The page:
Gibson won't have much time to settle into SA job
Ottis Gibson didn’t take 9/11 for any of the dozen first-class teams he played for‚ but September 11 will loom as a significant day for him nonetheless.
It’s the scheduled end of England’s test series against West Indies — and the last day of Gibson’s second tenure as England bowling coach.
His stint will end at Lord’s‚ where he helped engineer a crushing defeat of South Africa in June.
Then Gibson will prepare to take up his new position as South Africa’s head coach.
September 11 is next Monday.
The first ball in South Africa’s new season will be bowled on September 28.
Seventeen days is not a lot of time for Gibson to appoint assistants and get a grip on man managing players who barely know who he is much less what he’s about as a coach.
Good thing‚ perhaps‚ that South Africa’s first engagement of the not quite summer is against Bangladesh in tests in Potchefstroom and Bloemfontein.
That’s about as far under the radar as international cricket goes.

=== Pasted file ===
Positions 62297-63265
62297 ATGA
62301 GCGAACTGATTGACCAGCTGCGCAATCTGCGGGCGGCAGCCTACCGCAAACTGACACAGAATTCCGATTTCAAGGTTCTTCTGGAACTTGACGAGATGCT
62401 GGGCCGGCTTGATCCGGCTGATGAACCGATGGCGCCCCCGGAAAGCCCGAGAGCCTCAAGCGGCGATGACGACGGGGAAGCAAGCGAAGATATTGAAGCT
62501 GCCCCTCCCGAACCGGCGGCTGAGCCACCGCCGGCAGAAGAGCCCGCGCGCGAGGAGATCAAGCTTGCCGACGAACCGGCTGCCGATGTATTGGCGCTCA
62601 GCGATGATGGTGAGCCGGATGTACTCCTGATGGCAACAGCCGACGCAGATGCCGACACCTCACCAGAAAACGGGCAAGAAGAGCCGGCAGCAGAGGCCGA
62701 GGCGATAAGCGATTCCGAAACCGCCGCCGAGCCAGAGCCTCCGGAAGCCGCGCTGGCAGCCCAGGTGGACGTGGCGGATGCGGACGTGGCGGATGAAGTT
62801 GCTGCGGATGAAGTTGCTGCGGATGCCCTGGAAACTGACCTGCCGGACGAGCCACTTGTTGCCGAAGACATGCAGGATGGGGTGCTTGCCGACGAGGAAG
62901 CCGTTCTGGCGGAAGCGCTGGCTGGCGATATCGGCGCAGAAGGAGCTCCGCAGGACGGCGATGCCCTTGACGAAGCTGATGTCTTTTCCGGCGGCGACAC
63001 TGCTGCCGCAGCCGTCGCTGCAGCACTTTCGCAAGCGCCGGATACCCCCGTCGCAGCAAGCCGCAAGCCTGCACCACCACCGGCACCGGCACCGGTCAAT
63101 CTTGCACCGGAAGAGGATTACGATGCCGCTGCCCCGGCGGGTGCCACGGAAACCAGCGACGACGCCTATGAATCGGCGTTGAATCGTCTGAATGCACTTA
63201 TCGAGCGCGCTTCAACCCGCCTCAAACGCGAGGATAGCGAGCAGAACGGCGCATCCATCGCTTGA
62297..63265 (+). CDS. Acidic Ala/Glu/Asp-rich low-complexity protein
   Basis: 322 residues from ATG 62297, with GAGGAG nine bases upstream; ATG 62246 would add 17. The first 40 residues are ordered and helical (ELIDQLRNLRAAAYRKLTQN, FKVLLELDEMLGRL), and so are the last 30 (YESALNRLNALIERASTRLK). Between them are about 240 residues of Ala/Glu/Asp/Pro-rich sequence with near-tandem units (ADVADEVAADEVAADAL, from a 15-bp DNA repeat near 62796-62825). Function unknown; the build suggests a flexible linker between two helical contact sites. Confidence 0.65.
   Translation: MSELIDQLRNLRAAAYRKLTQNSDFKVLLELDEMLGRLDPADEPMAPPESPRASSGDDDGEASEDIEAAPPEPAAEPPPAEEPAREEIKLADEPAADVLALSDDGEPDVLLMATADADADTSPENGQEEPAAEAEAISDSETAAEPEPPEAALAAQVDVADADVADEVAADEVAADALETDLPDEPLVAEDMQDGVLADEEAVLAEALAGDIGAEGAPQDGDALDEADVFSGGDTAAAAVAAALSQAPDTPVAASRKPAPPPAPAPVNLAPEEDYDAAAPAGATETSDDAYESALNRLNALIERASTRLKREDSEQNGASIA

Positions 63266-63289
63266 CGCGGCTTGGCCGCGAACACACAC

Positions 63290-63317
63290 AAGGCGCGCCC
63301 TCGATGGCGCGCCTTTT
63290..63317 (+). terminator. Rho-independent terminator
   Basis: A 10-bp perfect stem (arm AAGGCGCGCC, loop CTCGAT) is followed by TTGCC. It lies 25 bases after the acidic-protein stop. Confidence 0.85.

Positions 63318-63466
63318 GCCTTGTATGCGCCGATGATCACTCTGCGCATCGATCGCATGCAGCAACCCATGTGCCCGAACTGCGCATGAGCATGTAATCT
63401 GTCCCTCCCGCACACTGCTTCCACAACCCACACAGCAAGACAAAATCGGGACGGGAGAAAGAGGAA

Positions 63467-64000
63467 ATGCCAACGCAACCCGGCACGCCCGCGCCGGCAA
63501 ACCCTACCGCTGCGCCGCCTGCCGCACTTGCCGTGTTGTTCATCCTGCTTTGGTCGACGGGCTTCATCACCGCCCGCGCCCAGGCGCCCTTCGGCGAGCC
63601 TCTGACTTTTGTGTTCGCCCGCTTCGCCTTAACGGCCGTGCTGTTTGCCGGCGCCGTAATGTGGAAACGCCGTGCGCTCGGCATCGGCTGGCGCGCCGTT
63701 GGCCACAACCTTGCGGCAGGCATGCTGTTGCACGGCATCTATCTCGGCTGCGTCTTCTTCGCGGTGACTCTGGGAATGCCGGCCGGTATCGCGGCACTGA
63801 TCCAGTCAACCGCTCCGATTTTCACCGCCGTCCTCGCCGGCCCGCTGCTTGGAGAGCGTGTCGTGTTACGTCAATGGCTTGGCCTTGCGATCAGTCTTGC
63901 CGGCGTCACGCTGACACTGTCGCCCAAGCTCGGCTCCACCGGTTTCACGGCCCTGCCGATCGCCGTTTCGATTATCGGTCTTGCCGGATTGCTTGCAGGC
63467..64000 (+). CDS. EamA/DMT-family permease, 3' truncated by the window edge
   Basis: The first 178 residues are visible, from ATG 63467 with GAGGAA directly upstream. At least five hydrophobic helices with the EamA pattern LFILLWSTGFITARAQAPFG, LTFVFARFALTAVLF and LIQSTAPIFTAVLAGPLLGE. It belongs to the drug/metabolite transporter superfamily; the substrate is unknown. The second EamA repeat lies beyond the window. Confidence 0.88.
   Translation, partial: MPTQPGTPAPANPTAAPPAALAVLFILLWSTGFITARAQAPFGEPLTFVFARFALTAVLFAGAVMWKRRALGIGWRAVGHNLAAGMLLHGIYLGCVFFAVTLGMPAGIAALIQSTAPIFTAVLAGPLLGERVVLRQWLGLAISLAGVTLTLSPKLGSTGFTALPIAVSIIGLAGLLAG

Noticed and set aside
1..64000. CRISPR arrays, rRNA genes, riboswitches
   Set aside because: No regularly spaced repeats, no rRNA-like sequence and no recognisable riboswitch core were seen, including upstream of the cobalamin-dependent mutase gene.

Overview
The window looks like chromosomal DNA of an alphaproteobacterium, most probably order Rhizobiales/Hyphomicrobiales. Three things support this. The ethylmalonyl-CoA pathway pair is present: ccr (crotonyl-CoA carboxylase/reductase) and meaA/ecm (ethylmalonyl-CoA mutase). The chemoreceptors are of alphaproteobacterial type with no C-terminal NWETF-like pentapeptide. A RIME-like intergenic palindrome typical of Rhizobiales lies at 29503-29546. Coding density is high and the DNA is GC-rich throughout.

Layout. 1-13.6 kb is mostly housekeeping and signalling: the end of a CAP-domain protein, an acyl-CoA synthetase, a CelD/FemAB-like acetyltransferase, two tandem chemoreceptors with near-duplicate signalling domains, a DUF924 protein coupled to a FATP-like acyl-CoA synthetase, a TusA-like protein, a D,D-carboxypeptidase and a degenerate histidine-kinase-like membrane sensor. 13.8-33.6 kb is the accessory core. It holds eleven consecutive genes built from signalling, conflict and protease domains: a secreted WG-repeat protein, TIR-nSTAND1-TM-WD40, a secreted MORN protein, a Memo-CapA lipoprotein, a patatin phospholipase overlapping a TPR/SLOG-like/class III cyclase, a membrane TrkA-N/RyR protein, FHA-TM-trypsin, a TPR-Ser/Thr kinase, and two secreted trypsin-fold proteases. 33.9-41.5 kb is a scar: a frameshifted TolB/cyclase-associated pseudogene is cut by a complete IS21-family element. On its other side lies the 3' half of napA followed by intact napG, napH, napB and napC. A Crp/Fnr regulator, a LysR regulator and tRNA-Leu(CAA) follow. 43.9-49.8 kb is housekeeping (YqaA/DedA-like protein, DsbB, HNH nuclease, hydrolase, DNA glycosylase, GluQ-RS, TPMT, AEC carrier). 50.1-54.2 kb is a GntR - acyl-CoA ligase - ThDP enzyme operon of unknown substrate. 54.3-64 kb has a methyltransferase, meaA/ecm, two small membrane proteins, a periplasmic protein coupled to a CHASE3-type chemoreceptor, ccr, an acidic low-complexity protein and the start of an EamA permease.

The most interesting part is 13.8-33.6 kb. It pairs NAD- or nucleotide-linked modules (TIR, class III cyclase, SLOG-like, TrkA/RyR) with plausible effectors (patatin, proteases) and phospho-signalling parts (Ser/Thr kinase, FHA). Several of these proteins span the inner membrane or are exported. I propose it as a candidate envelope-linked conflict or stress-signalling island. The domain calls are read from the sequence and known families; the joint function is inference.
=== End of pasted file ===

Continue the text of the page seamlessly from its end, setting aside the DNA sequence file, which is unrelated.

Far rather‚ for cricketminded South Africans‚ Gibson and his charges meet and greet in matches against minnows out in the sticks than under the glare of the spotlight that will be focused witheringly on this season’s tours by India and Australia.
The confirmation of Gibson’s appointment‚ the first whiff of which emerged in Manchester in August during the last test of South Africa’s England tour‚ has prompted a procession of positive pronouncements by teammates in the Border‚ Gauteng and Griqualand West teams he played 33 first-class matches for between October 1992 and October 2000.
Stephen Jones‚ Gibson’s coach at Border‚ has less happy memories of the rawboned Bajan.
“He used to practice hitting sixes by aiming at me on the bowling machine‚” Jones said on Monday.
And hit sixes Gibson did‚ not least in an unbeaten 83 for Border against Transvaal at the Wanderers in December 1992.
One of them arched high enough over long-on to put a dent in the roof of the Centenary Pavilion at the Golf Course End. By all accounts it’s still there.
Gibson began his onslaught after Border had crashed to 48/7 in reply to Transvaal’s first innings of 299.
“It was his way of avoiding the follow-on‚” Jones said.
In July 2007‚ after Durham had lost five wickets for 67 runs and were dismissed for a mediocre 252 in their first innings despite Dale Benkenstein scoring 114‚ Gibson took all 10 Hampshire wickets for 47.
Playing and coaching are vastly divergent disciplines but there will be hope Gibson has retained his knack for getting teams out of trouble.
South Africa‚ who fizzled and flopped in England‚ where they lost nine of their 13 games‚ might need some of that precious stuff when they face the rest of cricket’s big three in the coming months.
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